We all want our homes to be safe havens, but it becomes increasingly important to create a secure sanctuary when you have children. As a parent, your number one priority is keeping your child safe and making sure they’re happy and content. Providing a comfortable, serene environment is key. If you’re expecting, you’ve recently welcomed a new addition, or you’re already running around after a toddler, here are some tips to help you prevent accidents and secure your home.
Childproofing Your Home
When you become a parent, you automatically worry that everything around you is a hazard. You might have always thought that your home was a safe haven, but on closer inspection, it may be harboring dangers that could pose a risk to children. There are multiple ways to childproof your home. One of the best ways to go about this is to research common accidents and gain an insight into hazards and threats. Once you’re aware of the risks, you can take a good look around your home and address any potential accident spots. Installing stair gates is a great idea once children start to move around, and it’s also wise to invest in plug covers and drawer and cupboard locks to prevent tiny fingers from coming into contact with electric sockets, household cleaning products and medicines.
Once you’ve carried out a risk assessment indoors, step out into the garden and inspect fencing, paving and patios. Fence off ponds and water features, repair any cracked paving stones or decking panels and set up a child-friendly area.
Protecting Your Home From Unwanted Visitors
We all love to welcome friends and family to our homes, but thieves and pests are not likely to make it onto the guest list. Unfortunately, there is a risk of your home being breached or targeted by either animals that are looking to take advantage of a free meal or a warm, dry, cozy loft, or humans searching for an opportunity to steal valuables. The most important golden rule to bear in mind when it comes to household pests is act early. If you spot droppings, you hear noises coming from an attic or chimney, or you’ve seen raccoons, birds or swarms of wasps in the garden, seek advice from wildlife eviction specialists. Pests can reproduce rapidly and they can cause extensive damage in a short space of time. Addressing the problem swiftly will save you money and give you peace of mind.
None of us want to think about our homes being ransacked by burglars, but there is a risk of thieves targeting any home. To protect your nest and your family, it pays to invest in deterrents. Cameras, burglar alarms, outdoor lighting, security gates and tall fencing can all make thieves think twice about targeting a property. It’s also critical to make sure your doors and windows are locked before you go to bed or leave the house and to try and make it look as though somebody is home if you go away. You can do this by leaving a car parked in the driveway, asking your neighbors to collect your mail for you and using technology to switch lights on and off on a timer. If you are going away, and you plan to share photos on social media or tag yourself in a different country or state, ensure your profile is private. You don’t want to advertise the fact that your home is currently empty.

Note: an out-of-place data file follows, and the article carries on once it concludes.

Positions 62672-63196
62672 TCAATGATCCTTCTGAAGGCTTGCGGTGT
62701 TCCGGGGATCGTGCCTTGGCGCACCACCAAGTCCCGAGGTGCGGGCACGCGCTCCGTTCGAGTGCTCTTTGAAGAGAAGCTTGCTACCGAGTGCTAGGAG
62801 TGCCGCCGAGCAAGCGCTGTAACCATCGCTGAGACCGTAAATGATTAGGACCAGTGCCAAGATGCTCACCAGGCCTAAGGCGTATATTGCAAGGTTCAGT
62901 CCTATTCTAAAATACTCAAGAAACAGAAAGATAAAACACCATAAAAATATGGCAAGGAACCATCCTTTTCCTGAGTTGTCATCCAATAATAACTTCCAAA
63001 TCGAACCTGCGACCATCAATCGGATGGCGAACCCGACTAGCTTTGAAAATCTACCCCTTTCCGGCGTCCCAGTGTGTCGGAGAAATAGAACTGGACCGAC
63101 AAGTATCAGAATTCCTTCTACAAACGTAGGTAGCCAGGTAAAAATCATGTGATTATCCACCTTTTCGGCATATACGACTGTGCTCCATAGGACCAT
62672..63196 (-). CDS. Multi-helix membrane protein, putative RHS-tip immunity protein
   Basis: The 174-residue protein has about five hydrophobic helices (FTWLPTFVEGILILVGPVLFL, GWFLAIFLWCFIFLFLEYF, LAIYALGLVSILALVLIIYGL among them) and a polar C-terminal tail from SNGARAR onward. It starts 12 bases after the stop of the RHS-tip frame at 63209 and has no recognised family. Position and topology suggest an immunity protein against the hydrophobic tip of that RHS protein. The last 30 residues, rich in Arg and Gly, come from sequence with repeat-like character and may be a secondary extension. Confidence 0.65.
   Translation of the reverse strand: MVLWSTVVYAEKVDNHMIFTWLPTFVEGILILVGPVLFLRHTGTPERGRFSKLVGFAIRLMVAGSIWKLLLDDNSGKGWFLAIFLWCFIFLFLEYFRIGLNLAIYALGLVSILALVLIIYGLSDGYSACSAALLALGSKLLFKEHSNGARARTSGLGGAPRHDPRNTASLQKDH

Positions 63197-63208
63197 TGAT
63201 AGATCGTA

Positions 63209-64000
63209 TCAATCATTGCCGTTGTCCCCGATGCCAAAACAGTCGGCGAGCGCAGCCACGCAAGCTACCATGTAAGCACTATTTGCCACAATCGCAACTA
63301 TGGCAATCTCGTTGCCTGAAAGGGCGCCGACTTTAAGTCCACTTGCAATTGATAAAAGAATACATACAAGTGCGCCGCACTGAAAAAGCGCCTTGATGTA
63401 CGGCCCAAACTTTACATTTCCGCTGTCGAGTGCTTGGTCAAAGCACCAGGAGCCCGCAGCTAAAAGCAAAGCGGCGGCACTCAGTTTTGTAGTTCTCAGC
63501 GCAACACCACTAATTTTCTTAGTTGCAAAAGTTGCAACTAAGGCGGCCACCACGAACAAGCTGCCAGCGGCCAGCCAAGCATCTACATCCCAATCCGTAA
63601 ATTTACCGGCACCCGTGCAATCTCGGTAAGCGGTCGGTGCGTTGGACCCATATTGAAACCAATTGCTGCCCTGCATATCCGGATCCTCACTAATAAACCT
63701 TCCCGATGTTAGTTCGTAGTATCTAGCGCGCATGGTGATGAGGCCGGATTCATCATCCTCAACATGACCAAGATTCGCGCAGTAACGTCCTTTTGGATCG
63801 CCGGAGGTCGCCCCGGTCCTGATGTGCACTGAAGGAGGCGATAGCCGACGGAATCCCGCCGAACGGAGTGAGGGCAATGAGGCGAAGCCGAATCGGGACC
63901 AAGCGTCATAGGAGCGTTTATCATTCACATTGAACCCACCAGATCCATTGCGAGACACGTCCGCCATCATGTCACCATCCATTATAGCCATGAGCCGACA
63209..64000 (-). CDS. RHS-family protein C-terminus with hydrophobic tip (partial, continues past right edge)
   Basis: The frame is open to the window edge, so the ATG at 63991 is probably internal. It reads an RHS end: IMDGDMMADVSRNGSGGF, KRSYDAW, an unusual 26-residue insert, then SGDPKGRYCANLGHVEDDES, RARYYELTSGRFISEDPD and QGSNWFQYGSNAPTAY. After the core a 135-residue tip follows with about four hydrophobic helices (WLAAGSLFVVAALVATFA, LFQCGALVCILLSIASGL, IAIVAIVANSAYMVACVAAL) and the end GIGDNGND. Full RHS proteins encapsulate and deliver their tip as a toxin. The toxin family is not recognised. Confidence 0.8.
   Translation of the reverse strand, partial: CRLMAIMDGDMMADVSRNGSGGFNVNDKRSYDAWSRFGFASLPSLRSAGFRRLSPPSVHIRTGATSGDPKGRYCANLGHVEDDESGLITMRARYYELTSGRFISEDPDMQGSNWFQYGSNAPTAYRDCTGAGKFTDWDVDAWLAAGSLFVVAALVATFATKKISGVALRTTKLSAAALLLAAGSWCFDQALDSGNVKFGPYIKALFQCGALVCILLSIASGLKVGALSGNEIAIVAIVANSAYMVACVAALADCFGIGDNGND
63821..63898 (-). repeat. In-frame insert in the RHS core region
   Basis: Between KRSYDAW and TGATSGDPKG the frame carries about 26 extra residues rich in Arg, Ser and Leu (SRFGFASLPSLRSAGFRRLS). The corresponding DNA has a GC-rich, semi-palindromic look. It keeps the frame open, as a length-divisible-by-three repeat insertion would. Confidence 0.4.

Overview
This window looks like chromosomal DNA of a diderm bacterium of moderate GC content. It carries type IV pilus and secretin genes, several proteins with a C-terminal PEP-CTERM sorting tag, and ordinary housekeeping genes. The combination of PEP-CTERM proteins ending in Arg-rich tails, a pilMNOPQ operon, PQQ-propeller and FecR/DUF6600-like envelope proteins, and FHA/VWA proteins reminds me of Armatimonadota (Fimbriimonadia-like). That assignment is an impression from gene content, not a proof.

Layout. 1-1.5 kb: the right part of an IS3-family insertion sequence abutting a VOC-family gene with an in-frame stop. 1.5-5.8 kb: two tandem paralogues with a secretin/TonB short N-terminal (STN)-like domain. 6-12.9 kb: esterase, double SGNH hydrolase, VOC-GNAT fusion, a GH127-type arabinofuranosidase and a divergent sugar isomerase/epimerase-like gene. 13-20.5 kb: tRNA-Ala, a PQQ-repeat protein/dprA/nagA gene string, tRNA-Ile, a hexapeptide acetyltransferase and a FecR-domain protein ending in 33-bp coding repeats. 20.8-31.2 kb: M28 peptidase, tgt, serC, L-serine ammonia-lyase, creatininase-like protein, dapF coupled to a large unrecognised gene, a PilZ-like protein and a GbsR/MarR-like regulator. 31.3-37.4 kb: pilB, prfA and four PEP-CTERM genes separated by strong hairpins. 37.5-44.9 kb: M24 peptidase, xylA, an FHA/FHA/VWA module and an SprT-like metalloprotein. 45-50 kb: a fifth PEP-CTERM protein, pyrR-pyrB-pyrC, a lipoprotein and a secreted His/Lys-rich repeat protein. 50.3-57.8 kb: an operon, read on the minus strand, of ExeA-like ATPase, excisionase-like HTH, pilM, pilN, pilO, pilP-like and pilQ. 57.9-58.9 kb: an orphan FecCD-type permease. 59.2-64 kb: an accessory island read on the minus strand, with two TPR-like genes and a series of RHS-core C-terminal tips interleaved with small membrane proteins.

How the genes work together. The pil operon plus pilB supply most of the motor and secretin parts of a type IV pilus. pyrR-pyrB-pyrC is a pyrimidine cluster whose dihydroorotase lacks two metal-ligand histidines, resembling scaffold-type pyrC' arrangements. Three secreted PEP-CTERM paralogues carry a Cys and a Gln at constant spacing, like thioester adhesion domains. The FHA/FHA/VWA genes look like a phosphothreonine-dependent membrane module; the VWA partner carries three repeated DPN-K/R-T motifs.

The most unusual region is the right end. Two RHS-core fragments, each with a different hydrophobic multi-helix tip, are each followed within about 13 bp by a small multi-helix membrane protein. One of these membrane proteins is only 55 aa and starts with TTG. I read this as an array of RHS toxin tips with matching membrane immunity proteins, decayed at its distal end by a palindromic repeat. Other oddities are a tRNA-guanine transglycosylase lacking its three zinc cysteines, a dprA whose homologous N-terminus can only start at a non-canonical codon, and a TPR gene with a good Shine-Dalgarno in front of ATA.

Reducing The Risk Of Accidents
Parents worry about their children having accidents from the moment they enter the world. It’s impossible to avoid every accident, but there are steps you can take to make your home a safer place. Slips and trips are very common, especially during the formative years when children are not always steady and stable on their feet. To protect them, make sure stairways and corridors are free from obstacles and trip hazards, conceal cords and wires and use stair gates to block off dangerous exit routes. Keep candles out of the reach of little fingers and make sure furniture, for example, chests, bookcases and display cabinets, is secured firmly. When children start to crawl and toddle around, they have a tendency to grab at anything close to them, and if a unit isn’t fixed to the wall, there is a risk of it falling. Another hazard for parents to be wary of is poisoning. If you have cleaning products, drugs, cosmetics, products for the garden or alcohol at home, keep these items under lock and key.
Life is hectic when you’re a parent, and it’s always beneficial to have a tranquil space to retreat to when you want to enjoy some time out alone or you want to relax with your children or your partner. Away from bustling kitchens and playrooms, set aside an area where you can read books, listen to music or simply lie back, close your eyes and enjoy a moment’s peace. Depending on your budget and the amount of space you have available, you could use an existing room, or even think about converting an attic, basement or part of a garage or adding a garden room or a log cabin. Choose colors that soothe, such as neutrals and pastel tones of blue, purple and green, add soft furnishings to create a cozy vibe and stick to low-level lighting. It’s also crucial to make sure your bedroom is a serene space. Sleepless nights are par for the course when you have a young child, but they don’t last forever. If your bedroom is comfortable and it has a calming ambiance, this will help you to sleep. Opt for subtle shades, declutter, block out light at night and try and make your room a tech-free zone.
Safety is a priority for every parent. Accidents are inevitable when you have children, but it is possible to minimize risks and try and create a safe haven. Carry out a risk assessment, note down potential hazards indoors and outdoors, and address red flags. Protect your home from thieves and pests, take steps to lower the risk of accidents and injuries and set aside quiet areas to recharge your batteries and take some time out.
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